PETERSON: Both Stevens and Basham have gone to jail for drug abuse. They're clean now, they say, but their community isn't. For the past year, the drug of choice has been Opana, a prescription painkiller. It's gotten so bad that Indiana state trooper Jerry Goodin calls it an epidemic. But he says it's not limited to Indiana.
JERRY GOODIN: This is a problem that is across the whole United States of America. And if you don't think that it's a problem in the little community or the little borough or the big city that you live in, then you're living with your head in the sand.
PETERSON: Opana is legitimately prescribed to deal with chronic pain. The FDA approved the drug in 2006, but it wasn't until 2010 that Scott County began to see problems with Opana. That year, Purdue Pharma reformulated the popular and widely abused painkiller OxyContin. The new recipe made it harder to crush the drug and inject or snort it. When addicts couldn't abuse OxyContin anymore, they turned to Opana, which is much more potent. In Scott County, 31 people have died since last year because of Opana overdoses.
KEVIN COLLINS: The majority of these deaths that we're seeing now are accidental deaths where people just don't know enough about the drug.
PETERSON: Kevin Collins is the Scott County coroner, and he owns a funeral home. Over the past year, overdoses have doubled his case load.
COLLINS: Matter of fact, so much so that as a funeral director, I had a young man that was killed in an automobile accident, and I suggested to the family that they put in the newspaper that he was killed in an automobile accident so people didn't assume that he died from a drug overdose.
PETERSON: Some pill addicts buy the drugs on the street or steal them. But others have legitimate prescriptions, and some get hooked on the pills while using them to treat chronic pain. Scottsburg family practitioner Shane Avery says over the past decade, it seems medical philosophy has shifted.
SHANE AVERY: I think that the issue at the heart of the matter is we've gotten people trained to look for answers to life's problems at the bottom of a pill bottle.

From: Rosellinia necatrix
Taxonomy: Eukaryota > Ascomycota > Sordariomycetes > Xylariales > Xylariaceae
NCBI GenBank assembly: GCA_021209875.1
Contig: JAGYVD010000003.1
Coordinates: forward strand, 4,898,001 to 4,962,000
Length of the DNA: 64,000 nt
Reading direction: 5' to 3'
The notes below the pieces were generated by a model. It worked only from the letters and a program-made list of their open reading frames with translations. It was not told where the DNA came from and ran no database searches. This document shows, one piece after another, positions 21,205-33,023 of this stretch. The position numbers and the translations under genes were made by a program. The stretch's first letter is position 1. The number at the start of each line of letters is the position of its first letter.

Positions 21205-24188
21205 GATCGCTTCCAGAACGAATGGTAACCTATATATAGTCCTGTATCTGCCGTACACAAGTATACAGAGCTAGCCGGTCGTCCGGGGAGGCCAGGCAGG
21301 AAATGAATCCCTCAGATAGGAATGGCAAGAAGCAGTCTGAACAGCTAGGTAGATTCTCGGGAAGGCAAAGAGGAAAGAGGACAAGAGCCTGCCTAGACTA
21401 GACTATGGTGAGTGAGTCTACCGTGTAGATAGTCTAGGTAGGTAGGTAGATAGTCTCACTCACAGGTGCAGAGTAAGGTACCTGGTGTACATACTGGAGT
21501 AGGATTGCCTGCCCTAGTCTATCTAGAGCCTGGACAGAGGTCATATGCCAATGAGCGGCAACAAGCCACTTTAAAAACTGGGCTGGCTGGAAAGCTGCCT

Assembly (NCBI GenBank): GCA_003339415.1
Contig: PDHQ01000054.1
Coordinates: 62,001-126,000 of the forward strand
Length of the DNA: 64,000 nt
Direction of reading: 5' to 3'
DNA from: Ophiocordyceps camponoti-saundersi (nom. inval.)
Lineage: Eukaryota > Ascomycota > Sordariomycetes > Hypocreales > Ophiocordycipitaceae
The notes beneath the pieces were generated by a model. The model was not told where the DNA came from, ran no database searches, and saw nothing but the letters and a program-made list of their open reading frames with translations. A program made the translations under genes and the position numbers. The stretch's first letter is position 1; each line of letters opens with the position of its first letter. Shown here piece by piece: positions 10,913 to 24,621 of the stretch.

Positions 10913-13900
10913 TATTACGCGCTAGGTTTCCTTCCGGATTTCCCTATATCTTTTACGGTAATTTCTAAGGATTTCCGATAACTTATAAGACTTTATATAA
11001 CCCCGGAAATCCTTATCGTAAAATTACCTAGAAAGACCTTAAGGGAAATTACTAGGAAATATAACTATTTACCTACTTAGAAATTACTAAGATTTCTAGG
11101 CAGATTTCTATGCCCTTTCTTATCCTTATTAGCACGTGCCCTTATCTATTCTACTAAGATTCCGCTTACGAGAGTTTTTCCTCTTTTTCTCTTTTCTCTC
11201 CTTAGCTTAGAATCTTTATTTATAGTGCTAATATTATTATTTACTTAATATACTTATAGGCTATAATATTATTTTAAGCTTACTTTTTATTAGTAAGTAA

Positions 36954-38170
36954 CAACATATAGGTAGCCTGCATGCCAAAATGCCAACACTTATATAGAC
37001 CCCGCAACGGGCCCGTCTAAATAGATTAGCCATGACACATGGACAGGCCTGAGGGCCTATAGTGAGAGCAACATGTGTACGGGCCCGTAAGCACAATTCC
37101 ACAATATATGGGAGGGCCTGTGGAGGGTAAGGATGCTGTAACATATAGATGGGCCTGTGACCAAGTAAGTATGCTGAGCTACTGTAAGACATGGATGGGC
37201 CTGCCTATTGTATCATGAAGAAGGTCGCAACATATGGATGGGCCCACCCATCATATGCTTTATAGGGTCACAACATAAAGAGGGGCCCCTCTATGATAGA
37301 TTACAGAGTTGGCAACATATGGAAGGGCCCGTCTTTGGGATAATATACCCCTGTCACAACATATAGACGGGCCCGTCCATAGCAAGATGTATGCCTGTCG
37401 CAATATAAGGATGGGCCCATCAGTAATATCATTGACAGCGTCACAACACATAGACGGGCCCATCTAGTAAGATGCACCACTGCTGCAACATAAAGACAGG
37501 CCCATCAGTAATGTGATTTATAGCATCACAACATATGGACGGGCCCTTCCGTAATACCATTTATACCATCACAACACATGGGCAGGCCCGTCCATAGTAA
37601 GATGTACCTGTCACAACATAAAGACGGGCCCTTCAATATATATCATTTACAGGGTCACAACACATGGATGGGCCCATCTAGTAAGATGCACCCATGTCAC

PETERSON: Avery prescribes pain medication too. He requires random urine tests and pill counts to make sure patients are the ones taking the medication. He also uses a state database that lets doctors cross-reference patients to see if they're getting pills from other physicians. But these checks are optional.
(SOUNDBITE OF A VEHICLE)
PETERSON: This leaves Austin Police Chief Donald Spicer performing triage after many in his community have already become addicted to the pills.
CHIEF DONALD SPICER: Hi, there. How is everybody? Everything quiet?
PETERSON: Spicer is driving the streets of Austin looking for anything amiss. His small police force has ramped up street patrols to try to control the drug problem. Community groups, like the local CEASe partnership, hold monthly meetings to try to help.
UNIDENTIFIED WOMAN: Well, today is the official launch of CEASe's very first website.
PETERSON: But perhaps the biggest tool in their fight came earlier this year. Opana manufacturer, Endo Pharmaceuticals, reformulated the drug. Today, it's difficult to find one of the original pills in Scott County pharmacies. The new pills are nearly impossible to crush, and thus, harder to abuse. Law enforcement is hopeful the reformulation will immediately reduce overdoses. But April Rovero with the National Coalition Against Prescription Drug Abuse says that won't solve addiction problems.
APRIL ROVERO: It is just becoming a bigger and bigger problem. And despite our best work and that of a lot of other agencies and nonprofits and alliances and whatever out there, it just seems to continue.
PETERSON: And as addicts moved from OxyContin to Opana, Indiana state trooper Jerry Goodin says now they'll look for a new drug. Already, the area has seen an increase in heroin use.
JERRY GOODIN: We'll take our chances. We've been battling cocaine. We've been battling acid. We've been battling marijuana for years. We've done our best to do it. We've not completed the battle. Obviously, we still fight it. But it's a lot less of a problem than what these pain pills have caused us.
PETERSON: As I leave Goodin's office, there's a worried-looking woman sitting outside. Later, Goodin calls me and says she was desperate for advice. The problem? One of her relatives is addicted to Opana. For NPR News, I'm Erica Peterson. Transcript provided by NPR, Copyright NPR.